I was recently in New York City, 15 years after the 9/11 tragedy, and was reminded of that day. We were on our BYGL call back here in Ohio and Dave Dyke of OSUE, Hamilton County broke into a plant report with news that a plane, possibly a small plane had flown into the World Trade Center. We took it in and continued our reports.
Minutes later he burst in that another plane had hit the other tower and that these were large passenger planes. Now we knew something was terribly wrong and yet, like many people, we tried to continue with our scheduled activities for a while. As reports from New York City continued, we realized that BYGL would have to fade into background for that week – change was upon us all.
So, at Ground Zero this past week. In the Memorial plaza now are mighty oaks. Hundreds of mighty swamp white oaks (Quercus bicolor). Landscape architects Peter Walker and Partners intended for these oaks to be living and growing reminders to match the loss in the “Reflecting Absence” design of the recessed pools on the footprints of the Twin Towers. The cascading flow of water in the pools, the names of those lost inscribed along the edges, the immensity of what these images reflect - and the oaks.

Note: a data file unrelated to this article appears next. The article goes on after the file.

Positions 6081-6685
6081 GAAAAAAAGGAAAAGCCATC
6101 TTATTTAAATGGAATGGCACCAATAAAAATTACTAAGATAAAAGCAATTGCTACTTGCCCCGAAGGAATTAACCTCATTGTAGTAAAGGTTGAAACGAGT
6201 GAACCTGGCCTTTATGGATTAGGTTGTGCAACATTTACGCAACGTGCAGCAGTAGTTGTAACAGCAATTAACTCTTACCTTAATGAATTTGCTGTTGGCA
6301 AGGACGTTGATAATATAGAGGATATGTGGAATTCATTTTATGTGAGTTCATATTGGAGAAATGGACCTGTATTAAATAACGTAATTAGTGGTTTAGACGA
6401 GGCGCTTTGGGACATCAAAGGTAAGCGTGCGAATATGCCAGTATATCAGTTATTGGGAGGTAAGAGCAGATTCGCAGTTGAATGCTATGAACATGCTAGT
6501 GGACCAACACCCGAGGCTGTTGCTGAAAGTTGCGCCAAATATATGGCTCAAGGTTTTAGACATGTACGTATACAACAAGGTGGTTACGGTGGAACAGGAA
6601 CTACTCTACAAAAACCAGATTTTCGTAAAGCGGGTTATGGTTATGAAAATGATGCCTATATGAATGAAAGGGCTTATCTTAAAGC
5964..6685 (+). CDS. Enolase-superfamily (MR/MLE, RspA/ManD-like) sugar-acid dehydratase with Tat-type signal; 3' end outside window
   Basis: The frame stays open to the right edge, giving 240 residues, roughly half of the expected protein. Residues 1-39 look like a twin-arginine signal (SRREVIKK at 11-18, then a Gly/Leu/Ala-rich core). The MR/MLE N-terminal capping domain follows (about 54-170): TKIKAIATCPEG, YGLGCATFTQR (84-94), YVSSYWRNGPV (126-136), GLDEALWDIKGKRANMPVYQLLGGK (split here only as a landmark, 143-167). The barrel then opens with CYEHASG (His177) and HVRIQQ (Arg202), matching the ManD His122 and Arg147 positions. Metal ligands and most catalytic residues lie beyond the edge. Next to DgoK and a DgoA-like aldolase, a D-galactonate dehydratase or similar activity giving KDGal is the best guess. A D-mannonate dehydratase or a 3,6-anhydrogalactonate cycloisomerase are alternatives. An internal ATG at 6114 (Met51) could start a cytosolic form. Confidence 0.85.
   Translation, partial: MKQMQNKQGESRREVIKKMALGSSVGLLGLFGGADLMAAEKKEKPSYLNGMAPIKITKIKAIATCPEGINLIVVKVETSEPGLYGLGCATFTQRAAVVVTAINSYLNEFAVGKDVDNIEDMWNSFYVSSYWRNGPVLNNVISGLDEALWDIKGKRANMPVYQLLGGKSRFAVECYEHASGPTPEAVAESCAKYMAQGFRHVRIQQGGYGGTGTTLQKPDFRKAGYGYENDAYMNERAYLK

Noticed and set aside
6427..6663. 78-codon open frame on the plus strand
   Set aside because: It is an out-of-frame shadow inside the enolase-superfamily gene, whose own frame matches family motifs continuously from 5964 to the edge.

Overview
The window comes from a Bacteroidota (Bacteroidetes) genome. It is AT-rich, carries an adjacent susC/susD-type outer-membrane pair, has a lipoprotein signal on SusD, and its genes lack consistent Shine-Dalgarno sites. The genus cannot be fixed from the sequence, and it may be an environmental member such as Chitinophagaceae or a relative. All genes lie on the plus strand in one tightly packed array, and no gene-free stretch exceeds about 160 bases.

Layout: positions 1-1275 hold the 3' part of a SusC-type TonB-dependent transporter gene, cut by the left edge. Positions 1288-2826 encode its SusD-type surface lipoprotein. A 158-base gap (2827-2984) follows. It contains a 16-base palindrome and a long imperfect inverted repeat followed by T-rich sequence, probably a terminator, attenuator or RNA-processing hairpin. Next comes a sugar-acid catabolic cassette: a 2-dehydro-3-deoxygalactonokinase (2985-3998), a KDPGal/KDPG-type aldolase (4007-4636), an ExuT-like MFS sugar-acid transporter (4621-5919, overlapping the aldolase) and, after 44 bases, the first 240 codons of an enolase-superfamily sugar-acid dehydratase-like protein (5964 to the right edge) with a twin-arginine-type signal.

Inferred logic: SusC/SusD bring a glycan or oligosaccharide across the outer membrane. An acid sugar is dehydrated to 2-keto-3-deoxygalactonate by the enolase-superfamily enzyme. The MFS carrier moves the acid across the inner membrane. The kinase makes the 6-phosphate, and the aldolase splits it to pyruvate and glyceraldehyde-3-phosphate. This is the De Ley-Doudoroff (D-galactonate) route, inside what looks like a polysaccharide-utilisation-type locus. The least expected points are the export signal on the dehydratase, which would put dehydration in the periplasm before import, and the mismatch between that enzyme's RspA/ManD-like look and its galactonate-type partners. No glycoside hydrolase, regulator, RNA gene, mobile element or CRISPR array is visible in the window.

People walk in the plaza on pavement that is placed on concrete tables underground that support troughs of loosened soil to sustain growth of the oak tree roots. These trees show good health: with lustrous green upper leaf surfaces, white on the lower leaves – bicolored. Swamp white oaks are a major native forest tree, growing to 60 feet, popular now in landscaping for its adaptability, its ease of transplanting among oaks, and its environmental canopy services.
As noted on the 9/11 Memorial site: “The trees will never be identical, growing at different heights and changing leaves at different times [fall color], a physical reminder that they are living individuals.”
Parvis e glandibus quercus. Mighty oaks from little acorns grow.